There once was a time (cue the piano music, sepia tones, and Ken Burns effect) when one of the major components of newsrooms was the Teletype machine, a novel technology that delivered dispatches from the tiniest reaches of the United States and the farthest corners of the globe.
Newsrooms outgrew the technology, or at least grew into newer, faster technologies, like Twitter. Which could explain why the Boston Globe newsroom now has a funky bank of monitors that displays Tweets throughout the day, as well as headlines from their websites (more on that in second).
They’re calling it the Information Radiator. The name may sound a little super-villain-y, but it’s accurate: Goal One of the experimental installation is to increase the dissemination of information. Goal Two is to increase familiarity with the new world order at the Globe, which this fall will split into two online entities, the free Boston.com and the subscriber-focused BostonGlobe.com. Goal Three is to encourage more Globe staffers to get active on Twitter.
A big task for six monitors, three mini-PC’s, a pole, and some Velcro.
“Really what drove the concept was the need to show the newsroom the new reality of all these digital tendrils that the Globe newsroom is publishing to,” Chris Marstall, the Globe’s creative technologist, told me. “It’s not just print and Boston.com anymore. It’s print, Boston.com, BostonGlobe.com, and Twitter.”
The idea originated with the Globe’s Media Lab team as well as Managing Editor Caleb Solomon and Deputy Managing Editor for Multimedia Bennie DiNardo. Ideally, the radiator will be a raw wire of what the Globe’s staff is reporting and following, showing others what stories are developing (or at least letting editors know what reporters are trying to put together). The displays could find different applications in different scenarios — following what competing news organizations are up to, or following sources within select beats (say @Ochocinco for the sports desk and @RaytheonCompany for business).
The radiator itself is a fairly inexpensive and simple kit: All told, the setup cost about $2,000. It works by pulling the feed from the @BostonUpdate Twitter list of Globe staffers, a list with 173 accounts at the moment. (The radiator, as it turns out, may have an analog antecedent come from the Globe’s own past. Thanks to The Atlantic’s Jared Keller for finding this!)
Some inspiration, Marstall told me, came from their friends at the New York Times Research and Development Lab, who you may recall from Megan’s post, developed quite the shiny story visualization tool. Their effort, Project Cascade, showed how stories from the Times spread across Twitter. While the Information Radiator is not as ambitious, it serves a similar purpose of demonstrating the new reach Twitter allows the Globe and its journalists.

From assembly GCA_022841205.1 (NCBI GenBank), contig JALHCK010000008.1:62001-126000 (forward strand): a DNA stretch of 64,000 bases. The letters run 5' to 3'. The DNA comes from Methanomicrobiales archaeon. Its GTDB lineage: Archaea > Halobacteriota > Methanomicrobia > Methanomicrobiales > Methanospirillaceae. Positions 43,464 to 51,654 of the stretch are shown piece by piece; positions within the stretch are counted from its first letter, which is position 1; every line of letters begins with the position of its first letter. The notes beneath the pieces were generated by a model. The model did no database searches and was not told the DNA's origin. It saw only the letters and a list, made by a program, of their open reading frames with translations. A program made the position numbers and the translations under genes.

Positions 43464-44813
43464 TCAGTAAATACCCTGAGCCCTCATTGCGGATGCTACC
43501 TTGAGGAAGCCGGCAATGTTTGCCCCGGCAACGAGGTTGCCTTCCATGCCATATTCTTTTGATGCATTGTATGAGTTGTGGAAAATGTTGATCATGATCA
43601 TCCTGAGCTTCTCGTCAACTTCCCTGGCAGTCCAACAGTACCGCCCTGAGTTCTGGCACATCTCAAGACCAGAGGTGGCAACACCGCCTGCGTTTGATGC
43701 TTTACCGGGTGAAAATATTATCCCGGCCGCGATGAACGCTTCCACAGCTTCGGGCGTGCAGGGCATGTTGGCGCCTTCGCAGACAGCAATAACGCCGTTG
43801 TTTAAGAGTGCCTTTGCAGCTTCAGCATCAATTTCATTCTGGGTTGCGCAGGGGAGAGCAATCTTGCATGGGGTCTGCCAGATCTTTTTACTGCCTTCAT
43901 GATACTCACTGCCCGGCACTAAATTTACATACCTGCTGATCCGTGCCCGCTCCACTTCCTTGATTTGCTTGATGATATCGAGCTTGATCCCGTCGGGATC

“The newsroom is this nexus of information, this big group of people all about gathering information, cohering it and publishing it,” Marstall said. “And we have the ability now to draw together and follow all these newsmakers, much more easily and quickly than in the past.”
The project also has the benefit of giving an early glimpse of BostonGlobe.com, which promises subscription-supported premium content, a break from Boston.com, which will become more focused on breaking news and local events. Since BostonGlobe.com has largely been under wraps and away from the eyes of all but a small team of developers, the Information Radiator is an opportunity for the staff to see how the new site is sorted out in terms of layout and design. All together the three screens show a new kind of workflow, as information works its way from reporters on Twitter to either (or both) site.
It’s also more than a little Gawker-esque. The radiator, much like Nick Denton’s infamous display, could have a notable side effect of encouraging a little friendly competition among the staff. It may not be a pageview bounty, but Marstall hopes it inspires more of Globe journalists to get on Twitter. Even with more than 170 Twitter accounts, there’s still plenty of progress to be made. Even as Marty Baron, the Globe’s editor joined Twitter last week, Dan Shaughnessy, one of the Globe’s most celebrated sports columnists, recently got a little twitchy on the subject, writing: “Pardon me if I sound like Larry King, but what’s up with this Twitter madness? It strikes me as trendy, immature, and entirely unnecessary.”
Clearly there is work to be done, and Marstall said the project is only in its first iteration. By showing what people are Tweeting, who they are connecting with on Twitter and what stories are developing, the Information Radiator is a valuable new information feed that also happens to suggest “Hey, give this Twitter thing a try.” One of the biggest obstacles may be trying to make the display itself as unobtrusive, but useful, as possible. “We want to try and find a way to make this ambient in the newsroom,” Marstall said, alluding to something like a muted TV turned to CNN. Or something else altogether: “Basically like the NORAD screen, where it’s just essential information, it’s there, and you can’t ignore it.”
Ah yes, the big board. Always have to be careful giving people a peek at the Big Board.